Spies or Pandits? Colin Mackenzie’s Indian Assistants, 1788 to 1821
One of the British Library’s most iconic art works is a small oil painting of Colin Mackenzie (1754-1821), the first Surveyor General of India, standing alongside three Indian men. The identity of the Indian men is lost to us today, but the level of attention and detail that Thomas Hickey used to paint their faces shows that this picture was intended to make them recognisable as distinct individuals.
Colin Mackenzie conducted extensive research, mainly in the south of India, during his four-decade career in Asia. The immense collection he assembled is the largest archive of information from South Asia to ever be gathered by an individual. However, to assemble such a vast collection, Mackenzie relied heavily on the assistance of educated, multilingual Indians who performed an astonishing variety of tasks for him. Known as 'pandits', they mainly worked as translators, but during field surveys they also collected manuscripts and transcribed oral histories.
Another task performed by these Indian assistants was to walk ahead of Mackenzie and his survey team to announce their impending arrival. They would brief the inhabitants at these places of the arrival of foreigners, and the intentions behind Mackenzie’s investigations. The earliest documentary evidence of an Indian assistant working for Mackenzie appears to record one such advance foray in 1788. It is from a set of four maps by an anonymous Telugu artist. Mackenzie labelled one of these maps with the caption, 'Harcara Sketch of Guntoor obtained or observed by one of my Harcaras'. (WD2673) The word 'harkara' means a messenger, informant or spy.
Mackenzie’s Indian assistants should not be viewed merely as passive employees. Their role was to explain Indian knowledge and culture to their European colonizers, and they understandably used this position to their advantage. In particular, it was possible for them to increase the social status of the communities they came from by conflating their importance in the documents they translated and interpreted.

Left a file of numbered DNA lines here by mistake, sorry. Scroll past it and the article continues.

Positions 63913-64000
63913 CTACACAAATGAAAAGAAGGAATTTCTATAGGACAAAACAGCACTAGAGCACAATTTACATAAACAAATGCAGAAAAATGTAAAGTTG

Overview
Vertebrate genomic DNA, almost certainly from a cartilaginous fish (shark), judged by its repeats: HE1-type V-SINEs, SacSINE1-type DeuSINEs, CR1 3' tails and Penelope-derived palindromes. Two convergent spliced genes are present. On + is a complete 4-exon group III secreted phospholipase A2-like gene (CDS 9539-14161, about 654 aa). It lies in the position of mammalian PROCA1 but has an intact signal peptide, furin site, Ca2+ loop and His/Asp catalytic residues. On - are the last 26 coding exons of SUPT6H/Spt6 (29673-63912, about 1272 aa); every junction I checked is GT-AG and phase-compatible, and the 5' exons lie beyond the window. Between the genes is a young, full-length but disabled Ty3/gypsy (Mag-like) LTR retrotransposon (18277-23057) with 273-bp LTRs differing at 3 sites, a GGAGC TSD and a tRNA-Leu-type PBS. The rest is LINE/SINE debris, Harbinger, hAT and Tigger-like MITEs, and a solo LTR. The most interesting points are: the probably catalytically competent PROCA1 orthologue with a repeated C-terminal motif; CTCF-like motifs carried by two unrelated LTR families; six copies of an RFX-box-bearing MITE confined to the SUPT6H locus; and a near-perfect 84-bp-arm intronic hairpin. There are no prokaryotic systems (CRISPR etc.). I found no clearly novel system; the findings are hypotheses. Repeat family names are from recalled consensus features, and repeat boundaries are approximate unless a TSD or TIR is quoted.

Colin Mackenzie openly acknowledged the contribution of the Indian men who assisted with his research. It is impossible to say how many Indian assistants he employed during his long career in Asia, from the 1780s to 1821. In 1808 alone he was employing at least 12 Indian assistants. Mackenzie regarded many of these men as family, and in one version of his last will and testament he bequeathed a tenth of his estate to two of his Indian assistants. As for the painting by Thomas Hickey, Mackenzie chose to have his portrait painted alongside three Indian men, thus reflecting their central role in creating his collections.
The portrait of Colin Mackenzie with his three Indian assistants is on exhibition in Stornoway’s Lews Castle Museum until 18 November 2017. Curated as part of An Lanntair’s Purvai Project, 'Collector Extraordinaire' celebrates the life and work of Mackenzie, one of Stornoway’s most famous natives. The Purvai Project aims to inspire artists and performers by looking at Colin Mackenzie’s work. But how should we view his Indian assistants?
Art Historian specialising in South Asia
David Blake, 'Colin Mackenzie: Collector Extraordinary', The British Library Journal (1991), pp. 128-150
Jennifer Howes, 'Illustrated Jaina Collections in the British Library', in J. Hegewald, Jaina Painting and Manuscript Culture, Berlin: EB Verlag, 2015. See page 263.
R. H. Phillimore, Historical Records of the Survey of India, 1800 to 1815. Surveyor General of India, 1950. See pages 355-356.
Phillip Wagoner, 'Precolonial Intellectuals and the Production of Colonial Knowledge', Society for Comparative Study of Society and History (2003), pp. 783-814